Issue 18: Unplugging, Paper Phones, and Screen-Blocking Glasses
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Issue 18: Unplugging, Paper Phones, and Screen-Blocking Glasses

Black Friday is around the corner and the spamming of holiday sales has started. You've probably already been inundated with loads of ads to buy more stuff with every scroll. Want to avoid it all? We look at Google's newest Paper Phone and chat with author Emmy-nominated filmmaker Tiffany Schlain about unplugging. Plus, we're hosting a special Anti-Black Friday Sale for our famed screen-blocking glasses—read on for more.

Google's Tech Addiction Answer: A Paper Phone

We all know that we likely spend far too much time on our phones. Google's Creative Lab teamed up with a design studio called Special Projects in London to create a crafty digital detox, and the result is a paper phone, currently available on Android.

This isn't Google's first effort to raise awareness towards how much we use our phones. In the past they've unveiled Unlock Clock, which counts how many times we look at our phones a day, and WeFlip, which encourages people to put down their phones, together. 

For those concerned about the environmental impact, don't worry, they've done their research: "printing one page per day would produce approximately 10g of CO2 in a year. In contrast, using a mobile device for one hour a day produces 1.25 Tonnes of CO2 at the end of the year."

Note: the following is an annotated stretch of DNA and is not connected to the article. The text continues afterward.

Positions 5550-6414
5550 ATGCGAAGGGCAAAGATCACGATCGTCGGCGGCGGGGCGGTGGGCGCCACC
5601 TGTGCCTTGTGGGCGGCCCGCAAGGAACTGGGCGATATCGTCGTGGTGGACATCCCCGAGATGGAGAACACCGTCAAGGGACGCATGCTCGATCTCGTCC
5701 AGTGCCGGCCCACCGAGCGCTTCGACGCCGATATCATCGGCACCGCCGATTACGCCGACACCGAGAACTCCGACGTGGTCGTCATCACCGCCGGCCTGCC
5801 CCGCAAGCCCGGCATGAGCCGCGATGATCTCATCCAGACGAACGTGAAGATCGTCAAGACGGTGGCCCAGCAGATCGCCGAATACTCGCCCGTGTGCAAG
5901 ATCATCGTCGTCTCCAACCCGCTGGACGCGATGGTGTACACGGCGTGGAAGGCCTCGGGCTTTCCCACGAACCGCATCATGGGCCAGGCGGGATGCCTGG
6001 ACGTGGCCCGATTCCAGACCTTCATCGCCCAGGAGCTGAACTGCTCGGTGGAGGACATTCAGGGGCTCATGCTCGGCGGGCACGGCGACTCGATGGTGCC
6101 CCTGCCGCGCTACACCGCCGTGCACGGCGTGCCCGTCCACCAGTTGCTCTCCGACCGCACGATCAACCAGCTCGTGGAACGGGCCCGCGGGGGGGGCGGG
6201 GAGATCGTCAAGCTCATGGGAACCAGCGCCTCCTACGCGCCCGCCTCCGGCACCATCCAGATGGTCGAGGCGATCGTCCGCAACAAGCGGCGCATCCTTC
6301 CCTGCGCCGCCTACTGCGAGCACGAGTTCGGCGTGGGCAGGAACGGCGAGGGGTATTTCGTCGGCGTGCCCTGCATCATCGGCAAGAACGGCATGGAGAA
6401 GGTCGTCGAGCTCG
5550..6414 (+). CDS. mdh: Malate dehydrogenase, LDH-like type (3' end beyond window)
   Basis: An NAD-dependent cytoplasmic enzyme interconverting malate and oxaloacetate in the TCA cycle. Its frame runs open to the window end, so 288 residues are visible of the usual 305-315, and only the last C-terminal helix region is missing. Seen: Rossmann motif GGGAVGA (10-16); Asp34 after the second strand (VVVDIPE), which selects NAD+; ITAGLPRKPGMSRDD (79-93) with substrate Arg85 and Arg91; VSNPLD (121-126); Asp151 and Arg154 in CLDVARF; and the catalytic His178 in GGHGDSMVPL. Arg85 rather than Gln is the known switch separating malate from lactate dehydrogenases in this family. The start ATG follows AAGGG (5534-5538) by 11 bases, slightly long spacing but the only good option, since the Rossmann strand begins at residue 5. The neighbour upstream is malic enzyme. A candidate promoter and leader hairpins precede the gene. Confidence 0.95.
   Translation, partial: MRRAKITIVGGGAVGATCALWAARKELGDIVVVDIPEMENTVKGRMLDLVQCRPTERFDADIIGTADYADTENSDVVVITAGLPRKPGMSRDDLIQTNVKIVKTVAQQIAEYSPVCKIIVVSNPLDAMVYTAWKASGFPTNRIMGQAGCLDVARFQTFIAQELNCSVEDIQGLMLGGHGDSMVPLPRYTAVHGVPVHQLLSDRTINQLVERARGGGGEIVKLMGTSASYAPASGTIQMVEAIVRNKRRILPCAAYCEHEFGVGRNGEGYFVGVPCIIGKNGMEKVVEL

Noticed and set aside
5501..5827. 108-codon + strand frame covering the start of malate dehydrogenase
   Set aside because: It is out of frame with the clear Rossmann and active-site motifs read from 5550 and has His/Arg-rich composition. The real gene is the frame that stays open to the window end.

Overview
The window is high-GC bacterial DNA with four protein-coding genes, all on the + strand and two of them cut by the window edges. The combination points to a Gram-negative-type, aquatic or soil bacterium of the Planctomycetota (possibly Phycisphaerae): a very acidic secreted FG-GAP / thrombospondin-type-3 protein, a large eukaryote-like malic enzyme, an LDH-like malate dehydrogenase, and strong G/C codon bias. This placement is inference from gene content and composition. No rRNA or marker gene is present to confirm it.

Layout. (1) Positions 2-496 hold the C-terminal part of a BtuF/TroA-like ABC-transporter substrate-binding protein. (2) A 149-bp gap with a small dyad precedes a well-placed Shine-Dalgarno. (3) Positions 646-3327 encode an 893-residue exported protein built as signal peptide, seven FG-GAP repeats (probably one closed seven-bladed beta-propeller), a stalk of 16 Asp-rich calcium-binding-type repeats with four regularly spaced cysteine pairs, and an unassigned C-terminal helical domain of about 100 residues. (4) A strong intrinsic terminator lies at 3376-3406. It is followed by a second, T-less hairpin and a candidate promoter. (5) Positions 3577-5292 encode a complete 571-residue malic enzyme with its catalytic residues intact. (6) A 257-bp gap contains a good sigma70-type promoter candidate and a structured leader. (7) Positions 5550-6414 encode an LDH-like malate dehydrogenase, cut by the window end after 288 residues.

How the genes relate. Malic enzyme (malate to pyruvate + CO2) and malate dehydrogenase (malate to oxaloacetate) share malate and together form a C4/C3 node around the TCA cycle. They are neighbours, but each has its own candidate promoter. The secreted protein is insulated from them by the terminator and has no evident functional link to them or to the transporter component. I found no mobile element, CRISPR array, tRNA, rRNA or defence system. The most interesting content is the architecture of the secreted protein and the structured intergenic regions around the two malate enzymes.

If you really don't want to look at any screens, you can glaze right over those 80 inch flat screens. In honor of Black Friday, we’re doing a flash sale of IRL Glasses to help you block all the noise out! IRL Glasses will be available now until December 2nd here.

Interview: Tiffany Shlain, Webby Awards Creator and Author of 24/6:The Power of Unplugging One Day A Week 

Photo by Lauri Levenfeld.

Tiffany Shlain is an Emmy-nominated filmmaker and creator of the Webby Awards. She is the author of a newly-released book, 24/6: The Power of Unplugging One Day A Week. She spent a solid two years condensing a decade of thoughts, ideas, lessons learned into this book, which is part memoir, part big-picture ideas for society. We chat with her about all things unplugging. 

Where's your happy place? 
Home with screens off for Tech Shabbat with my family, which we do from Friday night until 5pm on Saturday. It always starts with a big communal home-cooked meal around the table with family and friends. It’s so very social. With lots of storytelling and laughing. Then the next day is more of a “quiet happy place.” That could involve lying on the living room rug with one of my daughters, talking or reading, journaling, cooking, napping, biking, and other relaxing “ings.”

What was the most surprising thing you learned in your research of the history of a weekly day of rest across cultures?
The seven-day week with one or two days off is such a given I was shocked to learn other cultures have experimented with longer and shorter schedules. Most of these experiments were failures. The best example is probably nepreryvka, the five-day week that Stalin instituted in the Soviet Union. People hated it, even though the shorter week meant they got more rest days per year.

The problem was that no one had the same rest day—days off were staggered. The schedule made it impossible for people to enjoy their rest days together. Today, technology has blurred our time on and time off in so many ways. I think bringing back the concept of a “rest” day—which in our modern age means without screens—where people do truly rest is a good thing.